** Work In Progress **
Transparency about my course work: When you are reading the document below if you by any chance get into the feeling that I am trying to take advantage of the open source community for my course work, please come back and read this again. Initially my thought was to keep all the course work specific code in a separate private branch, which I would not push to this repository. The reason for that was, that branch had some materials that are totally irrelevant in public like my progress report, etc. But with this private branch approach, it looks like it is hard to convince open source contributors that I am not trying to get the grades from their work. So I have decided to make the branch public here and the branch is called course-specific. I will be merging course-specific branch to master whenever there is something relevant to master committed to that branch but in the other direction I will only cherry-pick my changes from master to course-specific.
This is a very humble attempt to implement a compiler in Python. Prof. Michael Franz (http://www.ics.uci.edu/~franz/) offers a graduate level course at University of California, Irvine, on Advanced Compiler Construction (http://www.ics.uci.edu/~franz/Site/w12cs241.html). This compiler is being written as part of the course work. Although I have a very limited knowledge about compiler construction, I believe that this compiler implements some of the most basic components that are expected of any reasonable compiler today.
While implementing this compiler I stumbled upon certain interesting concepts in compiler construction. I could not find simple and quickly understandable materials for many of them. In most cases it boiled down to reading the original papers that introduced the idea, toiling for days to understand how the concepts introduced in the paper worked before actually sitting down to implement that concept. I hope that I can be of some help to others who are trying to do the same. So while implementing these algorithms I have spent good amount of time to make the code as readable as possible And what more, it is written in Python! What is more readable than Python anyway!?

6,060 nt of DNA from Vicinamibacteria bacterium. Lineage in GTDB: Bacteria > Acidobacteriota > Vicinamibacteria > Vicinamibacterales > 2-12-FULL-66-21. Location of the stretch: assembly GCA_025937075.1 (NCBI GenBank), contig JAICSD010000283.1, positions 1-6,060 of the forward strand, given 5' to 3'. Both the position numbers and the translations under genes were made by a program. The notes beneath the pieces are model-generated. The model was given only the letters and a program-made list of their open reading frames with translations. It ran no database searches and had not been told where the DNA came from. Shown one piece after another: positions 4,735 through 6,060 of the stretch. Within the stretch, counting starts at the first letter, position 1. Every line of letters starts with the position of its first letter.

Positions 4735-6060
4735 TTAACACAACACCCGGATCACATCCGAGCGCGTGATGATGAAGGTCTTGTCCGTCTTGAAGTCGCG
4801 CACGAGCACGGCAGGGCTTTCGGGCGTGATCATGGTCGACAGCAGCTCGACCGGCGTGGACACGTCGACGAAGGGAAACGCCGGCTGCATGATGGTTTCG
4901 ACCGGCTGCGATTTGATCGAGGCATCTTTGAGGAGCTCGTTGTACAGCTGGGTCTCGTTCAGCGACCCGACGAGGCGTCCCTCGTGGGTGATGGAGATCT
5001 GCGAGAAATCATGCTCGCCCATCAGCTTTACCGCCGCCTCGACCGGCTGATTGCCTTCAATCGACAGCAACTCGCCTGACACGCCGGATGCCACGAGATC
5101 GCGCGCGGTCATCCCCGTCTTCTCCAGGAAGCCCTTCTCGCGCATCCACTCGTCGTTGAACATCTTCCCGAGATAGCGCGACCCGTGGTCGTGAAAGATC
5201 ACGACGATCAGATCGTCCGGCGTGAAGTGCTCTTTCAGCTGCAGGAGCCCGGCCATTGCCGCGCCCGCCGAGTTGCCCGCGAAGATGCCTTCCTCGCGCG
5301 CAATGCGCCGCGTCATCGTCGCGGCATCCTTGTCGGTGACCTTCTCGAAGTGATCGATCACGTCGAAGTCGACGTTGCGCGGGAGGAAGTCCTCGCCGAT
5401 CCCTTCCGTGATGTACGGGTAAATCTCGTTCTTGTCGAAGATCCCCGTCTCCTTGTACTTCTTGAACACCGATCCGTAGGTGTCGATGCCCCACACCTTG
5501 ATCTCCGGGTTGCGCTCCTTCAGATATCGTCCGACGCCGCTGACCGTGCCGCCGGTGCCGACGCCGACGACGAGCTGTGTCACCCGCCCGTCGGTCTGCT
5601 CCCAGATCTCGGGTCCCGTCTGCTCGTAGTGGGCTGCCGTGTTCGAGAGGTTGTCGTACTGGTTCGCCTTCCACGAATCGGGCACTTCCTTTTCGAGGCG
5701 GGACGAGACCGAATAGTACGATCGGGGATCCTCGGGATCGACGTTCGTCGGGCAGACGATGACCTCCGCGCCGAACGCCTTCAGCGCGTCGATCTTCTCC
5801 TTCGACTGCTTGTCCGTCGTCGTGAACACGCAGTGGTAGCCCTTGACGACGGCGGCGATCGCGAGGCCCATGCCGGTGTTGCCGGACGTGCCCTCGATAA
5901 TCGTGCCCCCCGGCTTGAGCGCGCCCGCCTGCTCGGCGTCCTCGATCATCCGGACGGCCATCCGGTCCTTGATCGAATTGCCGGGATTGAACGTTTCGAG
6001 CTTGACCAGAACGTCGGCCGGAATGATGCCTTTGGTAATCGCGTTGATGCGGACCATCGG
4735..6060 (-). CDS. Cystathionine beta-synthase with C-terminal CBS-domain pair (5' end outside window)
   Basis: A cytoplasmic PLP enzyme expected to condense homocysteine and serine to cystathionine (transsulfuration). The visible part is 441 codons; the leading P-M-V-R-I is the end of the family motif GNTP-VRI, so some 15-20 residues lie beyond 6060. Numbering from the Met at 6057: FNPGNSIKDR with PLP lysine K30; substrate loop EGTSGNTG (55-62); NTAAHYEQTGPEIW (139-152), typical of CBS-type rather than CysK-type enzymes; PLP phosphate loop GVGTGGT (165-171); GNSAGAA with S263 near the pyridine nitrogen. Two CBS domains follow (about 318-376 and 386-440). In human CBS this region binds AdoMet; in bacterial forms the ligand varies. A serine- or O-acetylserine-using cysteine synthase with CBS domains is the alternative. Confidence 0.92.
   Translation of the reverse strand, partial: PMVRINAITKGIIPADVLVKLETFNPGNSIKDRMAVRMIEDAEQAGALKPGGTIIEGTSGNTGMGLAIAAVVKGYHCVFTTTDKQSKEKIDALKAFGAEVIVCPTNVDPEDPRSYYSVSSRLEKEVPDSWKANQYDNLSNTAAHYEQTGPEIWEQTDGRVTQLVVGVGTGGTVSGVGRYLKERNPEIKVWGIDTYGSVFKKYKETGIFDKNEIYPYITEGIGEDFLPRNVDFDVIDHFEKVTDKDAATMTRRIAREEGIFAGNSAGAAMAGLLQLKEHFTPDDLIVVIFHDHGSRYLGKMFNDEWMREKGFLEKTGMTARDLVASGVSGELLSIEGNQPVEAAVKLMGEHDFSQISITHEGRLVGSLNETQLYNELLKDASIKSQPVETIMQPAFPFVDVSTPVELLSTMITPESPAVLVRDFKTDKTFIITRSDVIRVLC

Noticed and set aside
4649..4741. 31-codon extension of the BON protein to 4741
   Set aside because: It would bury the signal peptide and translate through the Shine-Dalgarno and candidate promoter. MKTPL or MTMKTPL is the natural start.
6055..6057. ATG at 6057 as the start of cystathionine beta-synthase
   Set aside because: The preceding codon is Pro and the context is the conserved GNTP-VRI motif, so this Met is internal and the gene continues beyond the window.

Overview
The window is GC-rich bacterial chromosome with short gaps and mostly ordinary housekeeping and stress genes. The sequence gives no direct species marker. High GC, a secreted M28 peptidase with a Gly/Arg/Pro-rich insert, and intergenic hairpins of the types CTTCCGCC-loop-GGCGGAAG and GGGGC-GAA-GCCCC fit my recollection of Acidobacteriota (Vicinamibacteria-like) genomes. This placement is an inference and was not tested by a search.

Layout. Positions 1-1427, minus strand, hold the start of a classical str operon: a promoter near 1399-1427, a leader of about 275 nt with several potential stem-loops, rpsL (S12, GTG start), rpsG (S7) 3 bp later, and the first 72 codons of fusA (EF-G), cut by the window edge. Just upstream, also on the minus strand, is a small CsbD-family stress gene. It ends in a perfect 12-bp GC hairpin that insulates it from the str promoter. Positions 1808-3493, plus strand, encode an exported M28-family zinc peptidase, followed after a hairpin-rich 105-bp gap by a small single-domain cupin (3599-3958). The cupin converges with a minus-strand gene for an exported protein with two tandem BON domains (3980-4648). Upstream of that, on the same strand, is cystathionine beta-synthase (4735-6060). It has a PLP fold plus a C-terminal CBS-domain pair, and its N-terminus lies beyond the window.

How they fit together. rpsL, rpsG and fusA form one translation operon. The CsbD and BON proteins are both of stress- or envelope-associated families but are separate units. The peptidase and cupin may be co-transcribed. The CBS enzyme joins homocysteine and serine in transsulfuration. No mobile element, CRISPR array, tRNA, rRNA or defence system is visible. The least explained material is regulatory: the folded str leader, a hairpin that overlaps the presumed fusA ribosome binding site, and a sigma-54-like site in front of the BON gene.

I would really like to make this a repository of algorithms that are used in writing compilers today. So if you would like to use these algorithms or think you can improve them further, fork it away! And if you want to push those changes back to this repository, I will be happy to merge the pull requests!
The compiler compiles the code to x86_64 binary. But the compiler in place is only a very basic version. There is so much more to do. If you are interested in contributing, please contact one of the authors.
As it is required for the course, at the moment this compiler is planned to compile only PL241. I am not sure about the copyrights of the Professor's material to put the language spec here. So the document that contains the spec for the language is available from the Professor's website at http://www.ics.uci.edu/~franz/Site/2012WinterCS241/2012CS241Project.pdf
In the future I would like to make this a compiler collection for major languages.
Only x86_64 is planned at the moment. Most ideally I would like to see how this runs on RISC architectures like ARM.
Since the register allocator is implemeted using an off-the-shelf SAT solver (which is hard coded to be glucose at the moment, you will have to download the source code from glucose's website: http://www.lri.fr/~simon/?page=glucose and compile the source. The binary should be available on your system path and with the exact name glucose_static.